7 PCA&D students show in China with Weeks-curated Pingyao exhibit

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Thursday, October 31st, 2019

It can be tough, as an art student, to get your work seen beyond class critiques, professor evaluations, and your social media followers.

The work of more than half a dozen PCA&D students, though, recently was on display as part of an exhibit curated by Photography Department Chair Eric Weeks at the 2019 Pingyao International Photography Festival in Shanxi, China. It’s the second time Weeks has curated student work at the weeklong event, which draws educators and artists from around the world.

This year, photos by Kay Baier ’19, Justin Carney ’20, Jose Collantes ’19, Ashley Crist ’20, Karim Gavins ’20, and Kyra Shackelford, ’20, along with former PCA&D student Hanna Schoener, were part of The Adventure of the Photographer: Photographs from Four Art & Design Colleges in the Mid-Atlantic Region of the United States. Along with works from PCA&D students, Weeks, curated student work from Maryland Institute College of Art (MICA) in Baltimore, Philadelphia’s University of the Arts, and Tyler School of Art, Temple University.


Hanna Schoener Ashley Crist

Top: Hanna Schoener

Bottom: Ashley Crist


“Those particular schools are very involved in (the Society for Photographic Education) in this region,” Weeks says. “My whole idea with this particular exhibit was to demonstrate that our way of teaching photography is not ideological.”

Instead, these 90 works, from two dozen students, reflect a way of teaching that involves learning how to communicate and critical-thinking skills.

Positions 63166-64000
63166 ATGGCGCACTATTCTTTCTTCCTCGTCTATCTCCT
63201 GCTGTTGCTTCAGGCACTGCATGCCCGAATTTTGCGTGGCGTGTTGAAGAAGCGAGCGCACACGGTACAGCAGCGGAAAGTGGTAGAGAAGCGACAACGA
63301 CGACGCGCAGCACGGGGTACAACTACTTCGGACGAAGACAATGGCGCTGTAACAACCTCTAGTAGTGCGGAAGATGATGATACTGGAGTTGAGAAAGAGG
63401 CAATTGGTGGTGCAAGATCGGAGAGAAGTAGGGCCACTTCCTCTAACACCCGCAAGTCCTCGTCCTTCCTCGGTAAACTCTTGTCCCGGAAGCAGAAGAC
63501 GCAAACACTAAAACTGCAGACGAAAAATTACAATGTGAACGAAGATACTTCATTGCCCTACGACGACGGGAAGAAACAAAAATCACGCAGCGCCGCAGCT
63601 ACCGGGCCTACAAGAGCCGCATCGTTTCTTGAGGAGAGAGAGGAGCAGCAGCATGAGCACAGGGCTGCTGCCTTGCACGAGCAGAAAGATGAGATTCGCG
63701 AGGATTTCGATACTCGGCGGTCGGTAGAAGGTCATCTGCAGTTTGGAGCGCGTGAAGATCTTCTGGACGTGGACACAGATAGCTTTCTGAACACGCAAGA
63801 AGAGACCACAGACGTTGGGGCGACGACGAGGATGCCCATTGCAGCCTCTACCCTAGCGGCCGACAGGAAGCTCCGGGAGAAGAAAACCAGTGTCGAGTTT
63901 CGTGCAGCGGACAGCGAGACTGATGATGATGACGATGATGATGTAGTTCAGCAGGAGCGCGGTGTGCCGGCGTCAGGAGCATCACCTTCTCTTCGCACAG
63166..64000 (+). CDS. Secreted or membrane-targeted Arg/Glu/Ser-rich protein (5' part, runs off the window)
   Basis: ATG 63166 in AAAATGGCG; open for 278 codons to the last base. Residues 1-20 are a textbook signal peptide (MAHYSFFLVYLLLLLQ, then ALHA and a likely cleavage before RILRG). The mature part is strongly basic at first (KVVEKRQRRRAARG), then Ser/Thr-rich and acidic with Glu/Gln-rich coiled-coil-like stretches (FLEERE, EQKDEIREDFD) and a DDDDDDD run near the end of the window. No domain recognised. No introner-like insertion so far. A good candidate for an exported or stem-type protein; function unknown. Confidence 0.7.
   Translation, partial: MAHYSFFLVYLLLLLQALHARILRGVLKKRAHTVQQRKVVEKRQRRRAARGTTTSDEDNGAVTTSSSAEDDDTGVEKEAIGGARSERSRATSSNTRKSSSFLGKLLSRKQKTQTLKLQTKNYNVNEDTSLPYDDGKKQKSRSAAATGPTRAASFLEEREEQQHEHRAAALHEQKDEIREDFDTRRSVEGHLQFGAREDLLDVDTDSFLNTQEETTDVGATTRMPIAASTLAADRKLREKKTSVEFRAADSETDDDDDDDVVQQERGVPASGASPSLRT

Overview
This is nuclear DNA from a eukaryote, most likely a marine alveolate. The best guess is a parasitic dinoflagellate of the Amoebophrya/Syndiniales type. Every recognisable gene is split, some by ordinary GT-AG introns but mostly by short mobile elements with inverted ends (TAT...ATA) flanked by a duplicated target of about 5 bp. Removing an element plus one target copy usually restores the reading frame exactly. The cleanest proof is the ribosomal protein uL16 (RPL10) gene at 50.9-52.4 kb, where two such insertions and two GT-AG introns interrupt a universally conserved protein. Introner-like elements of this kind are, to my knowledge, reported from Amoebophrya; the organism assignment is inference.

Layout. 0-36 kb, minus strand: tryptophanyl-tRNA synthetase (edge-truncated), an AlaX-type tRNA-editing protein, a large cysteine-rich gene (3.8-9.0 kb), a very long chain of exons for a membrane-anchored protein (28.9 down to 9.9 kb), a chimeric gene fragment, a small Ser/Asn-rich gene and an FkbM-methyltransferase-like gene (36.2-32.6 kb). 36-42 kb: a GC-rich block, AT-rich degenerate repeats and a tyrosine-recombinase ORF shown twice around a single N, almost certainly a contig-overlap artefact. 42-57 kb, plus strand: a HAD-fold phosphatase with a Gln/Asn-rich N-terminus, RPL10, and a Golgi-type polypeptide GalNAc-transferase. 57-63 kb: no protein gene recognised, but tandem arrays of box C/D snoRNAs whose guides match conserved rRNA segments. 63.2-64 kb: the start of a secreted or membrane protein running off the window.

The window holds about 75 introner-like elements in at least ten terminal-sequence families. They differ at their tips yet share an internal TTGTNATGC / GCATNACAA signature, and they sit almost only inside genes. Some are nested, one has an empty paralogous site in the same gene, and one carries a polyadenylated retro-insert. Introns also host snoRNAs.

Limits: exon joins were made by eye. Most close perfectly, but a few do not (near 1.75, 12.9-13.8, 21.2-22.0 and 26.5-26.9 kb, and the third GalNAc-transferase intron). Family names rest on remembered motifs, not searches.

Karim Gavins Jose Collantes

Left: Karim Gavins

Right: Jose Collantes


Either way, Weeks says, photography educators face some similar issues no matter where they teach: questions about curriculum and the advent of digital photography, for example, are questions all of them will have to analyze and discuss.

And curating for an exhibit within another culture, Weeks says, is an exercise “in learning how to operate within the parameters” of that culture. The Pingyao festival, for example, discourages topics such as sex, drugs, or politics that would be permitted and accepted in an American forum, “but that’s pretty easily navigable,” Weeks says.


Justin Carney Kay BaierTop: Justin Carney

Bottom: Kay Baier


The Adventure of the Photographer was placed on exhibit in a former Pingyao industrial area that’s been repurposed as exhibit space. Weeks chose the best pieces submitted, he says, and shipped off high-resolution files that were then output as high-quality prints, mounted, and framed by festival organizers.

When he arrived, there were no walls installed to show the works — but, by the next morning, walls had been erected, photos were ready, and installation could proceed smoothly.


Kyra Shackelford

“The government (in China) spends a lot of money on the arts,” says Weeks, noting that it would be of paramount importance that the high-profile event would go off without a hitch. “They recognize the photography is a strong medium that can communicate in good and bad ways.”

Pingyao’s festival has been located in Shanxi Province, a UNESCO World Heritage Site, since 2001. It has been recognized by the International Festival & Events Association as one of China’s 10 most influential festivals.

You can learn more about the festival at pip919.com.cn.